David McLain Carr. The Formation of the Hebrew Bible: A New Reconstruction. New York: Oxford University Press, 2011. 544 pp. $74.00 (cloth), ISBN 978-0-19-974260-8.
Reviewed by Angela Roskop Erisman (Xavier University)
Published on H-Judaic (June, 2012)
Commissioned by Jason Kalman (Hebrew Union College - Jewish Institute of Religion)
An Einleitung for the Twenty-First Century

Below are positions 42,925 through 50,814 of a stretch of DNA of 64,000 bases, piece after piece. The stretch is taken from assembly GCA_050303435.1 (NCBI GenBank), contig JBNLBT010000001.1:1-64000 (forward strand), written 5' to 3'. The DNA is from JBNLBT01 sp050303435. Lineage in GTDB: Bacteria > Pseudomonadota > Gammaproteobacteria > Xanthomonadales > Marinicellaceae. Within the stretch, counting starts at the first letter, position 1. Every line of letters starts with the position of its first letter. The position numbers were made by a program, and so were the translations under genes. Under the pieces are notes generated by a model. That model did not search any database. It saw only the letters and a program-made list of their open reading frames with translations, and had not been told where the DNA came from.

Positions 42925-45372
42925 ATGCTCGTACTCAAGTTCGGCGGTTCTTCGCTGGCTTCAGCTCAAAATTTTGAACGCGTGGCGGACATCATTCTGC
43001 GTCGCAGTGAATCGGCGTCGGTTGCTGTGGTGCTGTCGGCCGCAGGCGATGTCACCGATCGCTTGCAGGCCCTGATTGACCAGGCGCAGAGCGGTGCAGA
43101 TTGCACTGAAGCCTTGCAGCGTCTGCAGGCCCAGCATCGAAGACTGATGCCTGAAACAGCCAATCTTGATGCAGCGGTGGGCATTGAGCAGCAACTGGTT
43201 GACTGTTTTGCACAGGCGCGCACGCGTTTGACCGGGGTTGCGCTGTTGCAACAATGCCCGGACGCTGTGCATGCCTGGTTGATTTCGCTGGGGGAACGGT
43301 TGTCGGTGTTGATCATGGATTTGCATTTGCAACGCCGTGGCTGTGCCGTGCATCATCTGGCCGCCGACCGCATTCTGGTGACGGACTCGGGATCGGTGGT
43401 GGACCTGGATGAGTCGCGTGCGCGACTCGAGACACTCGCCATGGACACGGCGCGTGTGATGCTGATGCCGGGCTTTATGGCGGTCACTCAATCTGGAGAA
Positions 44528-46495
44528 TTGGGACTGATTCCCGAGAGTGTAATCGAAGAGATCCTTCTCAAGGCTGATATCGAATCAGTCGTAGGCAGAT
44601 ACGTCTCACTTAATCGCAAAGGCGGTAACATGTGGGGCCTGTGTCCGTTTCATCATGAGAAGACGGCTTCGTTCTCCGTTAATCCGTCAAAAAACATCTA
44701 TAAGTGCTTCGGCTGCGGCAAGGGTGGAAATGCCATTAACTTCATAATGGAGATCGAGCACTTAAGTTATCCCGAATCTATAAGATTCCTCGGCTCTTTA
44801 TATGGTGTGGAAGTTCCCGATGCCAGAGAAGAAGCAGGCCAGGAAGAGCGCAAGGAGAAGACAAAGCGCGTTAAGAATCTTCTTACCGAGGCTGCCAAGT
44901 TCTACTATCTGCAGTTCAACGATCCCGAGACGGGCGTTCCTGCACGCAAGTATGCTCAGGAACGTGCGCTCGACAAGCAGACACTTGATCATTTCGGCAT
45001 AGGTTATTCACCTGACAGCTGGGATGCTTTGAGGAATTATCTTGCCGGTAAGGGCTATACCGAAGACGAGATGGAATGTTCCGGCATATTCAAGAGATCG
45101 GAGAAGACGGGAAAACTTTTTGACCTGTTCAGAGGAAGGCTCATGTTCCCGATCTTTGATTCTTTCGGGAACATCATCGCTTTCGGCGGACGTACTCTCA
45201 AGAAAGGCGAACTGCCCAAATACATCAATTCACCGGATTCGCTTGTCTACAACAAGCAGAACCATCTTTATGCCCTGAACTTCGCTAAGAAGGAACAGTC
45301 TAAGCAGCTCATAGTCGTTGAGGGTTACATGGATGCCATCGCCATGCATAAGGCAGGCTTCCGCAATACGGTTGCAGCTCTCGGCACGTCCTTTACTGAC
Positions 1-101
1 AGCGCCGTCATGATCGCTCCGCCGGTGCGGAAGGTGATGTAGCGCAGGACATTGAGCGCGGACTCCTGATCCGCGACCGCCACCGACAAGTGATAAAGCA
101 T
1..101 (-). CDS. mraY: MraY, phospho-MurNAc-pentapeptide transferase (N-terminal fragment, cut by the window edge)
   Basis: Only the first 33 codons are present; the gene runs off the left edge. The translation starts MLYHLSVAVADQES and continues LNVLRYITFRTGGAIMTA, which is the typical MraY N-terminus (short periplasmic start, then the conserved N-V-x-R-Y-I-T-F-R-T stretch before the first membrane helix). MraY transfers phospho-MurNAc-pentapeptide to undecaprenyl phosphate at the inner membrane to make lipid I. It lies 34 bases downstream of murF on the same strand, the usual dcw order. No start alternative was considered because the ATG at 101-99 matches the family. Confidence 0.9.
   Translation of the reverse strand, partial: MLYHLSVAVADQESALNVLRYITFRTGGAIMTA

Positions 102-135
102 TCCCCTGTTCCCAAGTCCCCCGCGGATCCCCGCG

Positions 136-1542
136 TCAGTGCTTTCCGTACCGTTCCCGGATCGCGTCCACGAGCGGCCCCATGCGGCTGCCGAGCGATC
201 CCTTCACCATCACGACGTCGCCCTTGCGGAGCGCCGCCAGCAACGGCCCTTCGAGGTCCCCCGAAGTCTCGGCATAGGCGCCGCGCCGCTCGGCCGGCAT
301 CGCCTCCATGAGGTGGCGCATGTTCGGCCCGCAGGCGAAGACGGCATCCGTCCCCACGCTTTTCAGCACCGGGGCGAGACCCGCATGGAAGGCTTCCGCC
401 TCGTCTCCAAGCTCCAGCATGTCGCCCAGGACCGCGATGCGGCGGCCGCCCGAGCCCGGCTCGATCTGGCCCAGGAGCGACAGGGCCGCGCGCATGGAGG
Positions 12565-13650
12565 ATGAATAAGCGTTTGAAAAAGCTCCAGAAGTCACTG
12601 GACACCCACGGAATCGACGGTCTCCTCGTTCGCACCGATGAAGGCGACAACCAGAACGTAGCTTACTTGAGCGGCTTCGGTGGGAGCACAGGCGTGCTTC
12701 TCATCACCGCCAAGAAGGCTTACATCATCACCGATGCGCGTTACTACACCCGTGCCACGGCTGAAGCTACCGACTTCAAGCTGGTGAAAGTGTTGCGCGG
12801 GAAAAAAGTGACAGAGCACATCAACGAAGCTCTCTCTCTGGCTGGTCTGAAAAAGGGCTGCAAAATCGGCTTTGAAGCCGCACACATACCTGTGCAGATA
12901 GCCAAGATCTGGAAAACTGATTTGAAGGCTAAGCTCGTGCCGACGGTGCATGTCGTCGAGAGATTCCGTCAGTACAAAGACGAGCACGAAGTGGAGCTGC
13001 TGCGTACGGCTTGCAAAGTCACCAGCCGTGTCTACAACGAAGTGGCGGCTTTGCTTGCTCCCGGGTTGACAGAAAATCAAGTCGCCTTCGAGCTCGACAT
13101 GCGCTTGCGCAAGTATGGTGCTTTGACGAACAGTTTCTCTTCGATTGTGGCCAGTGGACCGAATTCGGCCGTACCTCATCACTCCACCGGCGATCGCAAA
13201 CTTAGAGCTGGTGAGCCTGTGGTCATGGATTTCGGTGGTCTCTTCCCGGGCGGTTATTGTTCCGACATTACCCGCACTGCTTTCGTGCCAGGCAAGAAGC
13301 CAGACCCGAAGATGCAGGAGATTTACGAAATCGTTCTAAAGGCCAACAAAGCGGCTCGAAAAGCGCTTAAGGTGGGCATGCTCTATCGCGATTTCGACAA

The Einleitung--an advanced technical introduction to the field of biblical studies which deals with issues of authorship, history of scholarship, and method and applies these in a comprehensive survey of the contents of the Hebrew Bible--is a familiar staple in the training and practice of any biblical scholar. Classic introductions like those of Otto Eissfeldt, Georg Fohrer, Godfrey Driver, or Brevard Childs assume the Graf-Wellhausen documentary hypothesis, which dominated scholarship until the last quarter of the twentieth century but has since been severely compromised. Even recent efforts to resurrect it acknowledge and aim to address major problems. Biblical studies is now characterized by a diversity of approaches--arguably a positive development--but can sometimes seem adrift without a shared methodological foundation. David Carr’s volume, The Formation of the Hebrew Bible: A New Reconstruction, offers a powerful anchor for this ship as he implores us to ground ourselves in what can be observed about scribal activity and the production of literature in antiquity.